A boil is a hard and painful lump that fills with pus. Most boils go away on their own. See a GP if you keep getting them.

Check if you have a boil

A photo of a boil
A boil often starts as an itchy or tender spot.
A photo of a boil
Boils can sometimes leak pus.
A photo of a boil
Boils can appear anywhere on your body.

Things you can do to help boils

There are things you can do to treat boils yourself and stop them coming back.


  • soak a flannel in warm water and hold it against the boil for 10 minutes 4 times a day

  • clean the area around the boil with antibacterial soap if pus comes out

  • cover the area with a dressing or gauze until it heals

  • bathe or shower every day and wash your hands regularly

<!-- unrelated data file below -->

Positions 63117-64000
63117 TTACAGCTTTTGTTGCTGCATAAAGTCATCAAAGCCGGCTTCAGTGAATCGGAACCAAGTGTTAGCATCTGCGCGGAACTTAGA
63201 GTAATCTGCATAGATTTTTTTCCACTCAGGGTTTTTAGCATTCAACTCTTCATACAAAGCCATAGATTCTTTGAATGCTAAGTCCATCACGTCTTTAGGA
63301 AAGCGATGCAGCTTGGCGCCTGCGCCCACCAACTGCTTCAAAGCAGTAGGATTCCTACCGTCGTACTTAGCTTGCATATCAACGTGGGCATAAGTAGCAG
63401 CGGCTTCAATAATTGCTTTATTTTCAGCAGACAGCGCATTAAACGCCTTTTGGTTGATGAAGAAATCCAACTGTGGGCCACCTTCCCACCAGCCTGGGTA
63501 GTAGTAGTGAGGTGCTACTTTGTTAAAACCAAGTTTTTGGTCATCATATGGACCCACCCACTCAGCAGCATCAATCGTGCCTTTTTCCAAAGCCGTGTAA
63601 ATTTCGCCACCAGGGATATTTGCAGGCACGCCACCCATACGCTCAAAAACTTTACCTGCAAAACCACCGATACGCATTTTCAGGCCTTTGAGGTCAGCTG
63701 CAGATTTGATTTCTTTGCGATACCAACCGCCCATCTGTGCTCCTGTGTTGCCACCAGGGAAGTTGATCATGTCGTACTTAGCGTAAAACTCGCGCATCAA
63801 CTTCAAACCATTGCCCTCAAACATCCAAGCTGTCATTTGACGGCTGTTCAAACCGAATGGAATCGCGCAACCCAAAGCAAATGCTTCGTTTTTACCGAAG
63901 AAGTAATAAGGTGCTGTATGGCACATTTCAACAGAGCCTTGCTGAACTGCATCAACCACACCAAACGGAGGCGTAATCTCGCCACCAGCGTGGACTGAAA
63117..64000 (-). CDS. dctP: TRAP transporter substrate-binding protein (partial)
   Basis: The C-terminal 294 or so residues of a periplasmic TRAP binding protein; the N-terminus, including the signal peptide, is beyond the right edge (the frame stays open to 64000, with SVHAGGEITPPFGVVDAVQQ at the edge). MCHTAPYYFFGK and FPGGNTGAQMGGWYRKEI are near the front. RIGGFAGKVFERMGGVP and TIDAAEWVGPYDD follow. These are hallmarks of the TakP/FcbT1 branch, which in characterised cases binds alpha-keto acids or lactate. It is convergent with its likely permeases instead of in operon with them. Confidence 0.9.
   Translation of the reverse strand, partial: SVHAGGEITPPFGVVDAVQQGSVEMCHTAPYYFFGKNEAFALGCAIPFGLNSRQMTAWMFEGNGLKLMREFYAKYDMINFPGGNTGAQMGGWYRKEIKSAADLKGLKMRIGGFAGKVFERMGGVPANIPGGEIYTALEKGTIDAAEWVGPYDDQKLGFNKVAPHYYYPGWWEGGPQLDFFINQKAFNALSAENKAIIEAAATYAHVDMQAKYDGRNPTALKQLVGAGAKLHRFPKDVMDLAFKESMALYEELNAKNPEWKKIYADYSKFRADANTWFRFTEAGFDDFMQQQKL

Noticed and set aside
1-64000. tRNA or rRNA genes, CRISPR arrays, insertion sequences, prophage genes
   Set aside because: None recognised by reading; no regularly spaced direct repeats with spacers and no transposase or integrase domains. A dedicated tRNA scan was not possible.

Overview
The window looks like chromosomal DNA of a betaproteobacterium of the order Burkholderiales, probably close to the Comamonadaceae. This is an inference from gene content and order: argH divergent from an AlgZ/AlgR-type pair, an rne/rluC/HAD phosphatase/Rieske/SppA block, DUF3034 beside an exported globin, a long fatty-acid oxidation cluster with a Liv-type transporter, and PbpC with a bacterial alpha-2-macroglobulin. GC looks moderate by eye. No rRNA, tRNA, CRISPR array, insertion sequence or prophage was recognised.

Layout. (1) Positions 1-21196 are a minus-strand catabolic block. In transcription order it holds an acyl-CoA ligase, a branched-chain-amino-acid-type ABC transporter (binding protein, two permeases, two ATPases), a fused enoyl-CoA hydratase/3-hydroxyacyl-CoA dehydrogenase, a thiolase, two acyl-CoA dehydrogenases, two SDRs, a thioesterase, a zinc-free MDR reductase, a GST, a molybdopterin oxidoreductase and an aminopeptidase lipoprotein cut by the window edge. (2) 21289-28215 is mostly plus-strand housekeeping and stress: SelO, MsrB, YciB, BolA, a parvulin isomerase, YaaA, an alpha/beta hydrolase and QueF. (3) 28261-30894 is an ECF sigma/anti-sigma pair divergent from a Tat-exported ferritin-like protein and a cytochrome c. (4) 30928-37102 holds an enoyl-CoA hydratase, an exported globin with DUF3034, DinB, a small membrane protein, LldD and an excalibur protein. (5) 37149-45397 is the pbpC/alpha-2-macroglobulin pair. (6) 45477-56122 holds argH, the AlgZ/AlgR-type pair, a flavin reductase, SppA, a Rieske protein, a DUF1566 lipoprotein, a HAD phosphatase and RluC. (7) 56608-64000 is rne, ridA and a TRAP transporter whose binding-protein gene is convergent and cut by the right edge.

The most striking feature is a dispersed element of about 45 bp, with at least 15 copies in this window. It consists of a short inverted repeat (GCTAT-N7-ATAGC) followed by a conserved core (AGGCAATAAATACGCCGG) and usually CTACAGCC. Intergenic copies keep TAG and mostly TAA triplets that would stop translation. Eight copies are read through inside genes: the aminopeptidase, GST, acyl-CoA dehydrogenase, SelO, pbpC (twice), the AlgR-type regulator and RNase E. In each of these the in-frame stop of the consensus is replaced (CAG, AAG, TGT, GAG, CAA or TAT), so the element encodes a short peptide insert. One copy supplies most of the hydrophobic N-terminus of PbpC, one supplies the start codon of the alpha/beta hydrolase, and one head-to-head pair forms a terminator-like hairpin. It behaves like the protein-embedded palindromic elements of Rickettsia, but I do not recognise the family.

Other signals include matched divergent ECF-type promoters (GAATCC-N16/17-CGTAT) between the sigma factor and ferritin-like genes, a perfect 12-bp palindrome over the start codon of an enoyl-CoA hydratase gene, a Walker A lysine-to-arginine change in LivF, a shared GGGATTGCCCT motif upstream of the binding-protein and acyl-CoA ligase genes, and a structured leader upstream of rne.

• take paracetamol or ibuprofen to ease the pain

  • wash your towels and bedding at least once a week at a high temperature

  • try to lose weight if you are very overweight and have boils between folds of your skin


  • do not pick, squeeze or pierce a boil

  • do not share your towel with other people

  • do not go to a swimming pool or gym until the boil has gone –⁠ you could pass the infection on to others

Non-urgent advice: See a GP if:

  • you have a boil on your face
  • you have a boil and a long-term condition such as diabetes
  • the skin around your boil feels hot and painful
  • you've had a boil for 2 weeks and the things you've tried are not helping
  • you keep getting boils
  • you have a group of boils (carbuncle)
  • you have a boil and you feel hot and shivery

Treatment for boils

A GP can check if you need treatment.

You may need:

Causes of boils

You may be more likely to get boils if you have a long-term condition such as diabetes or HIV.

You may also be more likely to get boils if:

Carbuncles are less common and mostly affect middle-aged men.

Page last reviewed: 9 September 2020
Next review due: 9 September 2023